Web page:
Swift hawk, Striker

“The resemblance between Cooper’s Hawk and the Sharp-shinned is not confined to color, but extends to habit, the Cooper being, if anything, because of its superior size, fiercer and more destructive. It will dash into the farmyard like a bolt, passing within a few feet of individuals and carrying off a young chicken with incredible swiftness.”

“The attack is accomplished so suddenly that, unless the gun is in hand, the robber always escapes. There is no time to run even a few yards for a weapon – the thief is gone before it can be reached. If there is plenty of thick cover in the run, the chickens will often escape, especially the more active breeds, like Leghorns. At my home, I have repeatedly seen them strike, but as the foliage is dense and brushy they have invariably been unsuccessful in securing the quarry. In four years we have not lost a chicken by Hawks.”

An idea, maybe, Kev?

“Cooper’s Hawk is preeminently a “chicken hawk” and is by far the most destructive species we have to contend with. Although not so large as the Goshawk, it is strong enough to carry away a good-sized chicken, grouse, or cottontail rabbit. It is especially fond of domesticated Doves, and when it finds a cote easy of approach or near its nesting site, the inmates usually disappear at the rate of one or two a day until the owner takes a hand in the game.”

How field guides have changed in 90-some years!

Hawks, however, haven’t changed in all those years. Late winter is lean for them and they’re getting desperate. Backyard chickens make for an easy meal. I’m glad my brother saves his ire for the woodchucks that raid his garden and reaches for his camera when Cooper comes-a-calling, rather than a weapon.

Reference info from Birds of America, first published in 1917.

All pics by the Reluctant Chicken Farmer.

11 thoughts on “Swift hawk, Striker”

  1. Interesting post and pictures. A chicken dinner must be quite a feast compared to a dove. I am sure most urban Cooper Hawks have never seen a chicken these days.

  2. Yikes!

    I guess nature lovers have to deal with all aspects of nature.

    Toothed and clawed.

    Unfortunately I’ve got a soft place in my heart for the groundhogs around our rural property.

    My neighbors haven’t and it’s my misfortune that the wounded and or poisoned critters escape to expire under my deck.


  3. The cooper must have done the deed the previous day. During my morning chicken chores (opening, checking water & feed), I found the deceased rooster inside the run. Obvious hawk attack since the rooster’s head and neck were the main course. I moved the rooster outside the covered run and went back in the house to get a box to bury the bird. When I returned, the hawk had already returned to his prey to continue with the previous day’s meal. Then I got my camera. I have not buried the bird yet. He snacked all day on the ground when he was unable to carry the remains away. Haven’t told my daughter yet. It was her favorite rooster. His name was Ming Ming.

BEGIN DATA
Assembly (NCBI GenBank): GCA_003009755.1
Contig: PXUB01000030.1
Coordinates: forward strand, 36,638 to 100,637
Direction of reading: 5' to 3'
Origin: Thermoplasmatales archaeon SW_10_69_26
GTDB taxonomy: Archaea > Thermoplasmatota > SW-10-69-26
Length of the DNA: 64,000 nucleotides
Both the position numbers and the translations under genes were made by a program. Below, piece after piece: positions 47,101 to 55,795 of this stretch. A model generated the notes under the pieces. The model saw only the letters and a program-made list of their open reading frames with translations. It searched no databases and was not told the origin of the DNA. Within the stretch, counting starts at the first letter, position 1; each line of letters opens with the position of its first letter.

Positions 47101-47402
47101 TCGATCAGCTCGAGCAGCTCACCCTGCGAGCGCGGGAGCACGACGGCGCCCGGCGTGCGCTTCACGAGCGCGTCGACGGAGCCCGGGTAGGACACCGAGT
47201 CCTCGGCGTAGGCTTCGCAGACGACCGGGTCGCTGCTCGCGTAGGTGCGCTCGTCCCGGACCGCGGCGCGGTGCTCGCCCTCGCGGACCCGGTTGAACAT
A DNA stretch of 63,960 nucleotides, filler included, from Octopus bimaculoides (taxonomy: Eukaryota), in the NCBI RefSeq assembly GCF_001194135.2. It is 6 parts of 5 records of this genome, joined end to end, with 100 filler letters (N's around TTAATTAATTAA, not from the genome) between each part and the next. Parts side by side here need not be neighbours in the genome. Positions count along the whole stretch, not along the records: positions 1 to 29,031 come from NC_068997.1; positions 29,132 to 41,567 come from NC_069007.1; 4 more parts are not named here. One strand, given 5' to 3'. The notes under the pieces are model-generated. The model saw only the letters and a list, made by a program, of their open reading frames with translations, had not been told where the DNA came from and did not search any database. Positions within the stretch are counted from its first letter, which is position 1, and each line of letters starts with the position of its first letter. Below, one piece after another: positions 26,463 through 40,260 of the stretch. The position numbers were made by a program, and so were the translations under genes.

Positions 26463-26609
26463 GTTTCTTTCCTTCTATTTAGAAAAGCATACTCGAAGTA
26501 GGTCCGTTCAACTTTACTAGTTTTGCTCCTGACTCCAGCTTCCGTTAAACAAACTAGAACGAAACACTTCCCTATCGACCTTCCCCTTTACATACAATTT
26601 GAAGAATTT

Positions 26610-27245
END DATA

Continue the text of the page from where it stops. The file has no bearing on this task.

4. I think I saw one of these last week in action. Right in front of my window a hawk grabbed a small bird out of the air. Or maybe just hit it, I don’t know. The air was full of feathers floating down to the ground. By the time I got my camera, the hawk was had settled across the street to eat. More red than your photos, I think it may have been a young sharp-shinned hawk.
    It sure ruined the sandwich I was eating!

  5. Ruth: I don’t know… quite a few people I know keep them.

    Cathy: Oh no….

    Kev: Ming Ming was quite colorful and handsome… sorry you’ll have to tell Elyse that he’s part of the food chain now.

    Have you figured out how they’re getting in to the coop?

    Sandy: I bet that did ruin your lunch!

    I always hated finding that ring of feathers beneath the feeder.

  6. Such a story …

    It’s a tough life in Nature! Quite a few active hawks and eagles around here now and I’m petty sure they aren’t eating at Micky D’s …

  7. Great shots! Cooper’s have to be my favorite raptor, though I can’t for the life of me explain that. And I laughed reading the quotes from the old birding guide. I had no idea. It’s hilarious and telling.

  8. WOW… I can’t imagine them carrying off something that large! I am sure it made for some mighty fancy eating. Sorry for the loss of Ming Ming, but great shots!!

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